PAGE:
Story by The Inertia.
Editor's Note: The following is an excerpt from Lauren Hill's new book, She Surf - The Rise of Female Surfing, which celebrates the diverse, vibrant, and engaged community of female riders making waves around the globe. You can find a copy here. Follow Hill on Instagram or listen to her podcast here. Her book is also available on Amazon or at your local bookstore.
Surfing's first documented wardrobe malfunction may be attributed to an unlikely candidate: the world's best-selling novelist, Agatha Christie. The English queen of mystery fiction, outsold only by Shakespeare and The Bible, also happened to be a keen surfer. In 1920, Agatha set off on an around the world adventure of the British Empire's colonies. In South Africa, she learned to surf prone, and in Hawaii became one of the first Britons to experience stand-up surfing. In Agatha's letters published in The Grand Tour, she recalls:
"The second time I took the water, a catastrophe occurred. My handsome silk bathing dress, covering me from shoulder to ankle was more or less torn from me by the force of the waves. Almost nude, I made for my beach wrap. I had immediately to visit the hotel shop and provide myself with a wonderful, skimpy, emerald green wool bathing dress, which was the joy of my life, and in which I thought I looked remarkably well."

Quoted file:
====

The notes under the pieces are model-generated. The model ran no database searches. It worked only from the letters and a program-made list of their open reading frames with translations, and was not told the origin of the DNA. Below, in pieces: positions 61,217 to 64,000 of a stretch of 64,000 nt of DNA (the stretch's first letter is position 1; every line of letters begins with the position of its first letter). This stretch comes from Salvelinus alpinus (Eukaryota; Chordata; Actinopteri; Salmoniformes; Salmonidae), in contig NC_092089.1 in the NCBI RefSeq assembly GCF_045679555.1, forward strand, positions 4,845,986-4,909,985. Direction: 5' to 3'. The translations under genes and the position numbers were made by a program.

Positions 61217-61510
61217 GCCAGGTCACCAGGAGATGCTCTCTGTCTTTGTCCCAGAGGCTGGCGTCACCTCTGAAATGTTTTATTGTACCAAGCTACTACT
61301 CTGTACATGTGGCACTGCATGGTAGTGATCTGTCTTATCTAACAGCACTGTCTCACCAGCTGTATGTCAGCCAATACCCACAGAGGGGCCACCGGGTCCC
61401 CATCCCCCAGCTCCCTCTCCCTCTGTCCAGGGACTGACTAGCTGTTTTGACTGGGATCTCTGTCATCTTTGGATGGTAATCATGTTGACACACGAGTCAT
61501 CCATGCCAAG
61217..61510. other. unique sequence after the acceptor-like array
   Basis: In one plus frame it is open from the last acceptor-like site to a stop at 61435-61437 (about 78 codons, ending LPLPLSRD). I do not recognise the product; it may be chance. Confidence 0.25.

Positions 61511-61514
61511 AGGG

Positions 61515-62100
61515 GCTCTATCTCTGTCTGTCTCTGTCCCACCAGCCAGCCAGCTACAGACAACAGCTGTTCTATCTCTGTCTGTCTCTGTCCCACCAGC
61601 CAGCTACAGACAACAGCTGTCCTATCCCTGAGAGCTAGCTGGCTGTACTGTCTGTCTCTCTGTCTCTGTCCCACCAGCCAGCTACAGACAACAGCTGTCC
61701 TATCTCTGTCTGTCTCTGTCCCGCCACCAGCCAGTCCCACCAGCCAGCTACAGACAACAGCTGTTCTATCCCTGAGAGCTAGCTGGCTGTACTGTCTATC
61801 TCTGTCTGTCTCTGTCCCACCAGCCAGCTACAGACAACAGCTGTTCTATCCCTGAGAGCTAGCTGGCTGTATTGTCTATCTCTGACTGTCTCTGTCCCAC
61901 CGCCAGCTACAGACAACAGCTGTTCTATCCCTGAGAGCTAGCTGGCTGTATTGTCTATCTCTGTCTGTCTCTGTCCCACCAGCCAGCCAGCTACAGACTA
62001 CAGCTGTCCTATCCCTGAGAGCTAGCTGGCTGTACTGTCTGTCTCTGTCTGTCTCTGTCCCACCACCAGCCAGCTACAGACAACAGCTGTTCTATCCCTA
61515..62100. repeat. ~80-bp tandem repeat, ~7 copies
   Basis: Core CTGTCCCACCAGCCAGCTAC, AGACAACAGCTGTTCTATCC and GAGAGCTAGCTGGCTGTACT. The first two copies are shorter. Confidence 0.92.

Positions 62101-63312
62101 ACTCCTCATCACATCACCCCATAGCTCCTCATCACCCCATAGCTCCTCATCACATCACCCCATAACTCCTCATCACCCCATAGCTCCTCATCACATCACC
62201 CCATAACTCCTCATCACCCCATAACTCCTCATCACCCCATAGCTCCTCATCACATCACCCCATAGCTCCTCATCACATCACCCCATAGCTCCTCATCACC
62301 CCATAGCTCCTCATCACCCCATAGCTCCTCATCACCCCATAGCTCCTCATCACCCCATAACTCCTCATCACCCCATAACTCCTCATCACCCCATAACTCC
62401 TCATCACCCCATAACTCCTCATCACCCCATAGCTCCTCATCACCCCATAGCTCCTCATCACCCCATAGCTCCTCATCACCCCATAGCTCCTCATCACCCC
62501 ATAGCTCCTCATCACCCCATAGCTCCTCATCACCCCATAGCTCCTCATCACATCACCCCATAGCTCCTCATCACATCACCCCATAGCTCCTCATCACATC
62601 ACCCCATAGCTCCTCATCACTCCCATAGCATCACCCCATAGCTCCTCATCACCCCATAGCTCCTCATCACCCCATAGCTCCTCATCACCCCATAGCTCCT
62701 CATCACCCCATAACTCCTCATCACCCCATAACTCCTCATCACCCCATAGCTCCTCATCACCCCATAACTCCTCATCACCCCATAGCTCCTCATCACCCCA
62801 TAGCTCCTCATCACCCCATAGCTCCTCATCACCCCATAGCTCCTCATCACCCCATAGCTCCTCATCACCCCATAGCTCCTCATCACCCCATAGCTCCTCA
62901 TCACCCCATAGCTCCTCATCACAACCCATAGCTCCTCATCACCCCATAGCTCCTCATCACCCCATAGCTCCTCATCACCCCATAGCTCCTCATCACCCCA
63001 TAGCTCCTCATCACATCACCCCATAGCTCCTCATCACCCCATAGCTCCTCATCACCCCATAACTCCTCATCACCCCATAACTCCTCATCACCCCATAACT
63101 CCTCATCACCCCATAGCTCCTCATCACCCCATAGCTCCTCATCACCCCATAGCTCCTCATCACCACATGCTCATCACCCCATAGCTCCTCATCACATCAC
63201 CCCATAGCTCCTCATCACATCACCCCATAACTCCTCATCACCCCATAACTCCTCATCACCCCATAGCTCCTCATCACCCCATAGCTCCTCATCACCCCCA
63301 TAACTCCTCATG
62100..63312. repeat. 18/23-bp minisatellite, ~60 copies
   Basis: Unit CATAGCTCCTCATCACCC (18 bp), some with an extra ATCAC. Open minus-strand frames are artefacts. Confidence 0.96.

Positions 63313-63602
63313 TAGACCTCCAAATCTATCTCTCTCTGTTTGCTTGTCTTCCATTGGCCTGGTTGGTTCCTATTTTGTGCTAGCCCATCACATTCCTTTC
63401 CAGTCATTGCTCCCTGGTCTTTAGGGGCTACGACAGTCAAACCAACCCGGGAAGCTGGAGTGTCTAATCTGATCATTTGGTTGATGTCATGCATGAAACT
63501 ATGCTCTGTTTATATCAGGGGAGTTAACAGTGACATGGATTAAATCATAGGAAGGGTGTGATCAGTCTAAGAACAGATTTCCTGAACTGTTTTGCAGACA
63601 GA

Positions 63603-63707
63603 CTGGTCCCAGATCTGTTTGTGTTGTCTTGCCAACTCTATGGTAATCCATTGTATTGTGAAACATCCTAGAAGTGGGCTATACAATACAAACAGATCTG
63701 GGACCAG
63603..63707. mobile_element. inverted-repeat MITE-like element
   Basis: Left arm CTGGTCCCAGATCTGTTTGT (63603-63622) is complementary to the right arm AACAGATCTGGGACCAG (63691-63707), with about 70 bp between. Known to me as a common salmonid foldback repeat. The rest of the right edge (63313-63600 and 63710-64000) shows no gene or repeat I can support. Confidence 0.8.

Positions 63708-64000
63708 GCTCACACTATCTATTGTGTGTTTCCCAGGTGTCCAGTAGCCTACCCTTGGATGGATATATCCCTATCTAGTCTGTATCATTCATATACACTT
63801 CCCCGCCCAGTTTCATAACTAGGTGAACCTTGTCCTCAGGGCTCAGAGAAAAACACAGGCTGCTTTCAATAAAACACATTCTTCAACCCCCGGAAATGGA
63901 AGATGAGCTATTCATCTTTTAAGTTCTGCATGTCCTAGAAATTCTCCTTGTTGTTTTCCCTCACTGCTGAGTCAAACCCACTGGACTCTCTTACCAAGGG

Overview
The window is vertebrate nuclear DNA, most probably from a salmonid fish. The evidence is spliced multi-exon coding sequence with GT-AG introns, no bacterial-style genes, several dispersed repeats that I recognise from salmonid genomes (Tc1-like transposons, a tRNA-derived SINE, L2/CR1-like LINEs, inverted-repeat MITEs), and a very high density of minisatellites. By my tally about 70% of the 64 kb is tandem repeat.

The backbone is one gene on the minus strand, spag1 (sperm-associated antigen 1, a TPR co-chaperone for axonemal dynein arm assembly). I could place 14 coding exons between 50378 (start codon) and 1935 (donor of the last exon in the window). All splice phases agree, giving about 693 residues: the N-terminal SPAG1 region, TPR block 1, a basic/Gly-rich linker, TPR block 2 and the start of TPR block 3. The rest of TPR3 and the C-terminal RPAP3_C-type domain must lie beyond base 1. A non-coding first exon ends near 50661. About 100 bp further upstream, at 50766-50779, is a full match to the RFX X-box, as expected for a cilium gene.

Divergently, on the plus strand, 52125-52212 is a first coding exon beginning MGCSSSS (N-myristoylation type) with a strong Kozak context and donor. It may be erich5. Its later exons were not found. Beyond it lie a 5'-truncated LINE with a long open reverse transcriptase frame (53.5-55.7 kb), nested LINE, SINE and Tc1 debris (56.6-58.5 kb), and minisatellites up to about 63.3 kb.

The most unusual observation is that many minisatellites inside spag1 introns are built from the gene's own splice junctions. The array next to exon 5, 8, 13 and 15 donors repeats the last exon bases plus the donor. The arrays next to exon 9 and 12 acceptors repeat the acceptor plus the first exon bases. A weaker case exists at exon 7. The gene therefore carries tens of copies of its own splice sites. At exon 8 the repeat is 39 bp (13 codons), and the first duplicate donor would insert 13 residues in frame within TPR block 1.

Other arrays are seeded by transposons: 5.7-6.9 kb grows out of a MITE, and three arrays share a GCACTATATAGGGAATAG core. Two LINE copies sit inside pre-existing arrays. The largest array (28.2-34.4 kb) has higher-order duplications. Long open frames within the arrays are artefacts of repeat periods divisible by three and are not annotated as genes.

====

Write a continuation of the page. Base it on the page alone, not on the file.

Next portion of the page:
… It was heaven. Nothing like it. Nothing like that rushing through the water at what seems to you a speed of about two hundred miles an hour … until you arrived, gently slowing down, on the beach, and foundered among the soft flowing waves. It is one of the most perfect physical pleasures that I have known."
Agatha was humbled in the way that all subsequent women have been in the surf - betrayed by surfing attire. Her "skimpy bathing dress" is modest by modern standards, related only tangentially to the modern bikini - one of the most emotionally evocative articles of clothing.
In 1946, French designer Louis Réard launched his boldest experiment: a revealing two-piece swimming ensemble. Inspired by the explosive impact of post-war nuclear testing at Bikini Atoll in the South Pacific, Réard named the four strategically placed triangles of fabric le Bikini. Prior to this point, the navel had been considered too racy to reveal. As detailed by The History Channel, "In prudish America, the bikini was successfully resisted until the early 1960s. It was immortalized by the pop singer Brian Hyland, who sang "Itsy Bitsy Teenie Weenie Yellow Polka-Dot Bikini" in 1960, by the teenage "beach blanket" movies of Annette Funicello and Frankie Avalon, and by the California surfing culture celebrated by rock groups like the Beach Boys."
Note From the Author: I'd love to encourage people to purchase books from their local bookshop - especially now - when local businesses are under more pressure than ever. Bookshops can easily order in copies from the publisher Gestalten.